The 49ers and Chiefs make for a great Super Bowl matchup, but from a Seattle what-if perspective, it’s . . . well, as Marshawn Lynch would put it, it’s hard on y’alls mentals.
Let’s get this out of the way first: Richard Sherman is going to the Super Bowl. The Seahawks are not.
Let’s get this out of the way second: Frank Clark is going to the Super Bowl. The Seahawks are not.
Let’s get this out of the way third: The Seahawks season was ended a week ago by a Packers team that not only isn’t going to go to Super Bowl LIV in Miami, it may have to present identification documents to be admitted to the 2020 NFL season.
From the Seattle perspective, conference-title weekend brought a bad taste for Seahawks fans. As if somebody slipped brake fluid into a post-season cognac.
Sherman’s San Francisco 49ers are the NFC champs, Clark’s Kansas City Chiefs are the AFC champs. No one who watched either conference title game has a complaint about the legitimacy of either Super Bowl entrant. No inexplicable officiating calls turned the outcomes. No lucky plays had big influence.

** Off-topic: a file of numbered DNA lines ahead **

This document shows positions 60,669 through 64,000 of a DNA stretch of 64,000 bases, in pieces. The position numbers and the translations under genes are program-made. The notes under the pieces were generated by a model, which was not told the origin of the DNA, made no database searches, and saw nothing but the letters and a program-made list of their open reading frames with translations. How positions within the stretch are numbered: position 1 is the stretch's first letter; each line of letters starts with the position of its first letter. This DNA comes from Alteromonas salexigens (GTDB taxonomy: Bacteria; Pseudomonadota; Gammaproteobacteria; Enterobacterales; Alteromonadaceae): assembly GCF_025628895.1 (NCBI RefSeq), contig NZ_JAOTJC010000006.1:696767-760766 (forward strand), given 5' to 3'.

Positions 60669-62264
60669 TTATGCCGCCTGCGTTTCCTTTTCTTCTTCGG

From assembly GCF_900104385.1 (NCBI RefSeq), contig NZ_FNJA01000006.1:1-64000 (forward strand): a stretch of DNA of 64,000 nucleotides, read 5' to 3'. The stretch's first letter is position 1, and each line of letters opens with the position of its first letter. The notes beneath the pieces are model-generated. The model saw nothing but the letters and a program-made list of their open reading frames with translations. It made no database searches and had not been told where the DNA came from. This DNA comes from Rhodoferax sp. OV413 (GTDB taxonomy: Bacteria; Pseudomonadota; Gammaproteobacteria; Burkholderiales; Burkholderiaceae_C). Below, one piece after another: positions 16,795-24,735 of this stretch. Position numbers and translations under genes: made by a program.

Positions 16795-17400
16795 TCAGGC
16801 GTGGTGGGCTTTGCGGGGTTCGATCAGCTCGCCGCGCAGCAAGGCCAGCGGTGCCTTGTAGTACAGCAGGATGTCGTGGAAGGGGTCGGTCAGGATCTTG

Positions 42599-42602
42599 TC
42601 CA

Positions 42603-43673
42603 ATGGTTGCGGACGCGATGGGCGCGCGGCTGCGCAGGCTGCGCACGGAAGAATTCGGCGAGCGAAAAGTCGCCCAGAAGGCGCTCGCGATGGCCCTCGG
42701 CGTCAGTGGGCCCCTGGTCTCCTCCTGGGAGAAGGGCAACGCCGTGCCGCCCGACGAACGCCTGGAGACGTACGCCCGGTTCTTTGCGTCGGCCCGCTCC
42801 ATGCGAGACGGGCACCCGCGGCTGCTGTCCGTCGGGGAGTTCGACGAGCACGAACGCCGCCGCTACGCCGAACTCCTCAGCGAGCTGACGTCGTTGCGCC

Most important, no one is accusing the winners of stealing signals.
For the second week in a row, the Chiefs spotted a playoff opponent a half-lap lead in a one-lap race and ran them down by the three-quarter mark.
In the 35-24 win (box) over the Tennessee Titans, Patrick Mahomes, down 17-7, took back the title of best NFL QB from Lamar Jackson. In the six quarters since the Chiefs trailed the Houston Texans 24-0, Mahomes was 42 of 62 for 572 yards with eight touchdowns and no turnovers. Sunday he ran eight times for 53 yards, including 27 yards on perhaps the best TD run by a QB in NFL playoff history.
— The Checkdown (@thecheckdown) January 19, 2020
For the second time this season, the Niners dope-slapped the Packers, following a 37-8 regular-season blasting with a 37-20 win Sunday (box) that was over before the late-arriving San Francisco fans had a chance to leave early. The Niners are 15-3 in a year after they were 4-12, becoming the third team to make it to the Super Bowl a year after winning four or fewer games, joining Cincinnati (1988) and the Rams (1999).
The Packers became the worst 14-4 team in NFL history because, a week after holding the Seahawks to 110 rushing yards in 24 carries (64 by QB Russell Wilson), they gave up an unbelievable 285 yards on 45 carries to the Niners.
RB Raheem Mostert, who played for the Eagles, Dolphins, Ravens, Browns, Jets and Bears and never had a single NFL carry until he joined the Niners, freight-trained the Packers for a franchise-record 220 yards, and became the first in NFL playoff history to rush for 200+ yards and four TDs.
— San Francisco 49ers (@49ers) January 20, 2020
From the Seattle perspective, three thoughts:
Think about that last one as you prepare for a great Super Bowl matchup, while staying true to Marshawn Lynch’s advice to take care of y’alls mentals.